"You pay for an insurance policy assuming that you have coverage and the coverage isn't actually there when you go to file the claim," she said.

Pedraza said the insurance company offered her $1,500, roughly the cost of sending out one of their engineers to determine the damage was caused by ground water.
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« Reply #117 on: October 10, 2013, 02:52:12 pm »

Pools pop out of the ground all the time. It's a known engineering issue, especially in Florida (I was born in Tampa and my high school competed against Brandon High, and my grandparents had a pool in that area at one time). That's why they say not to empty your pool unless absolutely needed, and refill it as soon as possible. In fact, unless you have a crack that can't be fixed under water, which many cracks can, there is really no reason to drain a pool, so long as your filtration system is working and you keep it skimmed out.

Those homeowners don't have a claim that I can see.
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« Reply #118 on: October 11, 2013, 10:10:30 pm »

http://www.abc27.com/story/23671012/palmyra-homes-apartments-evacuated-for-sinkhole
Palmyra homes, apartments evacuated for sinkhole
Posted: Oct 11, 2013 1:43 PM PDT Updated: Oct 11, 2013 2:00 PM PDT

PALMYRA, Pa. (WHTM) -
"They said it sounded like a bomb going off when the ground dropped out from underneath," said Wallace Bidelspach, who lives across East Cherry Street from where several sinkholes opened up Friday in Palmyra.

It didn't just "sound" like a bomb went off. It "looked" like it too.

Several chimneys collapsed, one onto a neighbor's roof.

There were concrete stairways to nowhere, that dropped into a hole after just two steps.

And there were several huge craters below that no doubt rocked the homes above.

"One of the houses, they can't open their doors," Bidelspach said. "The foundation has shifted that much."

Eight houses, four of them apartments, were evacuated.

"I was woken up at 6 o'clock this morning with pounding on my door saying I needed to move my car and evacuate because the road collapsed," said Tara Hogarth, who owns the house nearest the largest hole.

There's no official cause or damage estimates yet.

The relentless rain almost certainly contributed to the sinkholes.

Neighbors told abc27 news that ever since the borough dug up the street during a summer construction project, sinkholes have been a recurring problem. The very street that opened up had fresh blacktop and was recently repaved.

"The last one we had here, the deepest point was 70 feet," Bidelspach said. "They could barely get the boom of the crane down to the bottom of it. Once sinkholes open up they just keep going. There's nothing you can do."

Hogarth is less concerned about the cause of the sinkholes than the effect.

 "I have three kids, so having to be displaced for God knows how long, it's gonna be tough," she said.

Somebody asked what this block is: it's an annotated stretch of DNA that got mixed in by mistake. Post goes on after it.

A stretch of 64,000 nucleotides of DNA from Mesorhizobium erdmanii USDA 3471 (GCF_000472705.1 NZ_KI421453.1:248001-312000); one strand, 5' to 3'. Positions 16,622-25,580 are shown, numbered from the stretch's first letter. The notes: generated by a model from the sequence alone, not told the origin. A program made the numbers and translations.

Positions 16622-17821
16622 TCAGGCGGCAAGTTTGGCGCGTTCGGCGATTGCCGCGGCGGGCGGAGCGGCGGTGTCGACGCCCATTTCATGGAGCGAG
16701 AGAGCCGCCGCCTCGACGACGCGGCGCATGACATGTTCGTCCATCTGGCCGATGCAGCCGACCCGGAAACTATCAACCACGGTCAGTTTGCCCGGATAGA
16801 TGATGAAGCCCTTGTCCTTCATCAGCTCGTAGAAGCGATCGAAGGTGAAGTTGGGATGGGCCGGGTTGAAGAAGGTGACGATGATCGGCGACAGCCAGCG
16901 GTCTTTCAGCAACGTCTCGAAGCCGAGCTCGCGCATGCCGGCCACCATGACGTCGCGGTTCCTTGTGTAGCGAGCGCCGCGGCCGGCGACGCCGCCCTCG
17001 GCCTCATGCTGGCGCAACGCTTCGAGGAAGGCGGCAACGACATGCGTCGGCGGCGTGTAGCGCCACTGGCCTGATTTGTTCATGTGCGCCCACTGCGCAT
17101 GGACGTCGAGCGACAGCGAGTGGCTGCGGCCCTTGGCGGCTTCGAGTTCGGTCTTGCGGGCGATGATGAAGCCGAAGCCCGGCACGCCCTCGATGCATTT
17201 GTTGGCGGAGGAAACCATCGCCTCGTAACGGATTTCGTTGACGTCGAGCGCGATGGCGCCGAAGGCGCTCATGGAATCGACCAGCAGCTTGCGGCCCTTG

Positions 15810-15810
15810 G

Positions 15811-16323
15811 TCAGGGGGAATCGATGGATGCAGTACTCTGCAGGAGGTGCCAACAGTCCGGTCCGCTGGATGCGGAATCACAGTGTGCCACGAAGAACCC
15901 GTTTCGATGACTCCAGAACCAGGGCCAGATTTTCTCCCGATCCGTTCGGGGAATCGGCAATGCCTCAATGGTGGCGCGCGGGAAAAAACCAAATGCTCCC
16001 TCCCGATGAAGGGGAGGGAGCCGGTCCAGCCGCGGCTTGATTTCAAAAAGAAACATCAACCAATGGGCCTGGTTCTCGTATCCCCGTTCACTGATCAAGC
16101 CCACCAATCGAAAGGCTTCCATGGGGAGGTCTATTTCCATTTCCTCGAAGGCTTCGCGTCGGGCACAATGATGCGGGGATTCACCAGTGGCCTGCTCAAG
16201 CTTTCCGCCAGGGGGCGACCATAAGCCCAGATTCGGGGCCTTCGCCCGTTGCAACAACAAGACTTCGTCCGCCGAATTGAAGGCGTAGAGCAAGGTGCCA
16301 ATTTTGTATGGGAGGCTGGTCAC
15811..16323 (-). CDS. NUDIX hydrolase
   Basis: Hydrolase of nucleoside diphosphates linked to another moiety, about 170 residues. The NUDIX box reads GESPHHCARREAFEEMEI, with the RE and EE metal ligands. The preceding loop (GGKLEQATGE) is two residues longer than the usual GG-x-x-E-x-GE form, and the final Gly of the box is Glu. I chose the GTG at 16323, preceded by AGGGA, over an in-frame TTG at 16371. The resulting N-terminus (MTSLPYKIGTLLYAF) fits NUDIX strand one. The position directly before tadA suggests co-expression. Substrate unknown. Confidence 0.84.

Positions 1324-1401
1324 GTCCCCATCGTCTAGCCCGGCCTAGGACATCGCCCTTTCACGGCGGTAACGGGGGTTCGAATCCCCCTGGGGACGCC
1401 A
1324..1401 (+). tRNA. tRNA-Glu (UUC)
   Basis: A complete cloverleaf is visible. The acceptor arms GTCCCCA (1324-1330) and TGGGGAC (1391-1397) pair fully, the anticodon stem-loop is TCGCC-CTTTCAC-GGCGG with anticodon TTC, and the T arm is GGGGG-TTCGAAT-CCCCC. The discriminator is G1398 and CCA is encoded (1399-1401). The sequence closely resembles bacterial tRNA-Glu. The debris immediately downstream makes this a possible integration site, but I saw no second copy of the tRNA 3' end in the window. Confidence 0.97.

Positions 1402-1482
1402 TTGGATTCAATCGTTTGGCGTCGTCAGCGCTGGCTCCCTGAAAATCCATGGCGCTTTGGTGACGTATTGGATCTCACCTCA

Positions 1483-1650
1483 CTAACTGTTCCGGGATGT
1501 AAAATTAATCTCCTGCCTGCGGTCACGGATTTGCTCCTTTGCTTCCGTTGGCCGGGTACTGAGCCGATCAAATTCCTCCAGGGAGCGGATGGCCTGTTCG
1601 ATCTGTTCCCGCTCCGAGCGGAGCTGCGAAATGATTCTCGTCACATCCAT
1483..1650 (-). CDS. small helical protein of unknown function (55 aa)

When it rains it pours in Palmyra, where sinkholes are a frequent phenomena.

"It's disconcerting," Bidelspach said. "It's scary. Our property values are plummeting here."

Despite the rain and the wreckage, Hogarth realizes nobody was hurt and she managed to keep a sunny disposition on an incredibly dreary day.

Does she have a smile on her face?

"I'm trying," she said with a carefree laugh. "That's all I can do at this point."
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« Reply #119 on: October 18, 2013, 04:48:12 pm »

http://fox2now.com/2013/09/24/pics-street-collapses-under-trash-truck-in-north-st-louis/
Trash truck falls into sink hole in north St. Louis
9/24/13

ST. LOUIS, MO (KTVI) – It was a terrifying start to the shift for one St. Louis City Refuse worker Tuesday morning.  One second, he was picking up trash on the city’s north side.  The next, he was in a sinkhole.

Around 6:45 a.m., an alley off Blair Avenue near Newhouse Avenue collapsed under the wheels of a brand-new trash truck.

“I get cave-ins almost all the time,” Third Ward Alderman Freeman Bosley, Sr. turned to look at the truck, sitting in a hole surrounded by broken concrete slabs.  “Not quite this bad.  This is one of the worst ones I’ve seen.”

Bosley was not shocked, even after learning the driver escaped unhurt.

“I’m glad he’s safe.  But these old alleys up and down here, this stuff is well over a hundred years old,” he explained.  “And, anything over a hundred years old deteriorates.”

Bosley also explained the sinkhole was just another symptom of the city’s budget problems.

“All the aldermen get is money from a 3/8-cent sales tax. And, by golly, when you split that 28 ways,” the city has 28 wards.  “You can only do one or two alleys.”

Residents were not surprised, either.

“No,” said Tew Jennings, who lived two blocks away.  “No, I’m not surprised that this happened in North St. Louis.”

Jennings said only a few alleys are getting major overhauls to accommodate residential parking.  But, he said most alleys see almost no traffic.

“So, I’m not surprised the attention isn’t given to the alleys.”

You could see a crack that ran the entire length of the alley and ended where the truck came to rest.  Streets director Todd Waeltermann said the alley was so dangerous, he sent away the two 20-ton tow trucks meant to move the trash truck.  Instead, he said crews would work on building a ramp to pull the truck out of the hole.  Still, residents and the alderman said problems would remain.

“This is one of the oldest areas on the City of St. Louis,” Bosley said.  “And, age wears out almost everything.”